If a long war will tax Russia tremendously (first thread) it is not easy for Ukraine. The fighting is on Ukrainian soil and the civilians being brutalized are Ukrainian. The fact also remains that Ukraine cannot conquer Russia, so whatever happens, there will have to be a deal.
Read 14 tweets
Mar 23
Thanks for this. I’m getting lots of comments from people saying it’s no good criticising the Russian military in hindsight. I agree. Though if I can say, I wrote a piece a month before the invasion saying Russia was too weak and would struggle with complex operations
And that Ukraine would fight. Article was in @TheCriticMag . Here is a screenshot of what I was arguing. Image
Here’s a link to the whole article. thecritic.co.uk/the-new-appeas…
Read 8 tweets
Mar 23
@JackDetsch producing a number of really interesting tweets from the US DoD briefing about what the Russians are trying to do. Seems like a little of everything; reorganise to take Kyiv, make a flanking manoeuvre to take Odessa and surround Ukrainian forces in the Donbas.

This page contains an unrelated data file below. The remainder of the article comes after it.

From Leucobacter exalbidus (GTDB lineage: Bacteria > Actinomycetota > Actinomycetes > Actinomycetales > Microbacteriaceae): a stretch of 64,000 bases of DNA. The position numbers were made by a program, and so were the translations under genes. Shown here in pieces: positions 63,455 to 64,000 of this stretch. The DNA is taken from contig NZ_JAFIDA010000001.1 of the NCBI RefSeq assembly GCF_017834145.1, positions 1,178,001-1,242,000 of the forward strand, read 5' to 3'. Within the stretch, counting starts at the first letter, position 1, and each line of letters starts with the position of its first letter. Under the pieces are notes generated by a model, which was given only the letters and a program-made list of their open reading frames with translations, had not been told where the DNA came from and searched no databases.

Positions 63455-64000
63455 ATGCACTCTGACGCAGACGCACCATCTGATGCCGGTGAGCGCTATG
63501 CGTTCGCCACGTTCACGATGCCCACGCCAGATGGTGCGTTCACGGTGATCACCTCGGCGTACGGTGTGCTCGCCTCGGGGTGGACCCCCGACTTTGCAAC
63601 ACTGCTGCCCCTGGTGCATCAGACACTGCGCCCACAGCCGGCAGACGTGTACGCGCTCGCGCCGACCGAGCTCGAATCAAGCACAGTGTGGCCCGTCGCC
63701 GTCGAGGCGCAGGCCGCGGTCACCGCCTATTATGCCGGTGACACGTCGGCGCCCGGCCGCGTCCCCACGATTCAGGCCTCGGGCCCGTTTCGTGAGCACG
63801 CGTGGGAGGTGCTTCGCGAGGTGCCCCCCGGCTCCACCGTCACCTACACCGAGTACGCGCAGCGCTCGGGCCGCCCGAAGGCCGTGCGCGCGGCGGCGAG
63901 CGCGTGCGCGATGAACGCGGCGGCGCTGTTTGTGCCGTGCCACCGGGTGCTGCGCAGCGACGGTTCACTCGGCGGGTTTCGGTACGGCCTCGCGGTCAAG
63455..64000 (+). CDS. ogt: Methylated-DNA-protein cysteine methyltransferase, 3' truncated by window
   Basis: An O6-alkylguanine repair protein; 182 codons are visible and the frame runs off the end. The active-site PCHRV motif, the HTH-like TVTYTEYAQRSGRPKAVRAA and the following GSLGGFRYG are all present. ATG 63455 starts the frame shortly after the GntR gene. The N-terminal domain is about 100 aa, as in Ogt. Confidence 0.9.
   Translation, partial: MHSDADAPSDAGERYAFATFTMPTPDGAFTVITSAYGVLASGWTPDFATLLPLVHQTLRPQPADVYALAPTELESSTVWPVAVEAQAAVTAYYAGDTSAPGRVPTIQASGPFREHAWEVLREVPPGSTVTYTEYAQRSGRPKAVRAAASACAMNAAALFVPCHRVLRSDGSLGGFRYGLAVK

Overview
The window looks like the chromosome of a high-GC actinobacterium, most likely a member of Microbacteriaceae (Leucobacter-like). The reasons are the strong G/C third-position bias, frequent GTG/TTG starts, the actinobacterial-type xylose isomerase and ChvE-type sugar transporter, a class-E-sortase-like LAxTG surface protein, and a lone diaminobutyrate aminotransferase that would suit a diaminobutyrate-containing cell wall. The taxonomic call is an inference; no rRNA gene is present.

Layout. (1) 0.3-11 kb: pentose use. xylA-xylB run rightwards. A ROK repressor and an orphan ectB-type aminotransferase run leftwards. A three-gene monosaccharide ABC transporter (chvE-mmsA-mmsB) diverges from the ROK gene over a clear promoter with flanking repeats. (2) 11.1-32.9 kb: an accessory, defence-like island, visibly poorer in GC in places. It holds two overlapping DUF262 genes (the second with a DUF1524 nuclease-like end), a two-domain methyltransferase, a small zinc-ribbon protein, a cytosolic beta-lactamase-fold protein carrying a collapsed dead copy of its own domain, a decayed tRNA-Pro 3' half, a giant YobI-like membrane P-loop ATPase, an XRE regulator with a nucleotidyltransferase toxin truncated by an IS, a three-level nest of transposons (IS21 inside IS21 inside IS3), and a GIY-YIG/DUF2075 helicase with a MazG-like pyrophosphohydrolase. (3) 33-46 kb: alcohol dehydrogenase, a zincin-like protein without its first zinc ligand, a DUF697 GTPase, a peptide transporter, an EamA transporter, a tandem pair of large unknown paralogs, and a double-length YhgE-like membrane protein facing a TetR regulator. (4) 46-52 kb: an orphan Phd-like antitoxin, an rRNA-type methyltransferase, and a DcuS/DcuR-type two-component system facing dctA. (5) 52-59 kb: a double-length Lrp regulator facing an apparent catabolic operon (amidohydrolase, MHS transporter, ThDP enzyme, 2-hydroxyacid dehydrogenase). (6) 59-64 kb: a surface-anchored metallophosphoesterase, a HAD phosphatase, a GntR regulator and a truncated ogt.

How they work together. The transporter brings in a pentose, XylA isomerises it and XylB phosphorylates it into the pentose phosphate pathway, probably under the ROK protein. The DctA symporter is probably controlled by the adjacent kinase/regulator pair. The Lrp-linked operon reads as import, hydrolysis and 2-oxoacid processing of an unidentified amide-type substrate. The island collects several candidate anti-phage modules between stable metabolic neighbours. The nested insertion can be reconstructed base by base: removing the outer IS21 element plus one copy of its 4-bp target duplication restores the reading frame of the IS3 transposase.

Cannot see how they would have the force for all of this, unless Ukrainian forces are far weaker than they seem to be. Wonder if Moscow is just barking out orders that the Russian Army can’t fulfill?
Again, if this is true, instead of massing to attack Kyiv, Russian forces seem to be in a bit of a mess to both the east and west of the city.
Read 5 tweets
Mar 23
A very quick thread on those talking about Russia settling in for a long war and mobilising it’s resources for an extended campaign. Could they do it: possibly, but it would be a very different war with major societal implications.
The Russian Army is actually not that large. It’s around 900,000, which sounds big (though for a country of Russia’s size it’s very thinly spread) but about a third is conscript and many of the ‘professionals’ are on 12 month contracts. csis.org/blogs/post-sov…
We have pretty good intelligence that the Russians have deployed 75% of their best fighting formations to Ukraine (these are the ones wasting away now). Maybe they send the other 25%, but even that won’t make much of a difference in the short term.
Read 9 tweets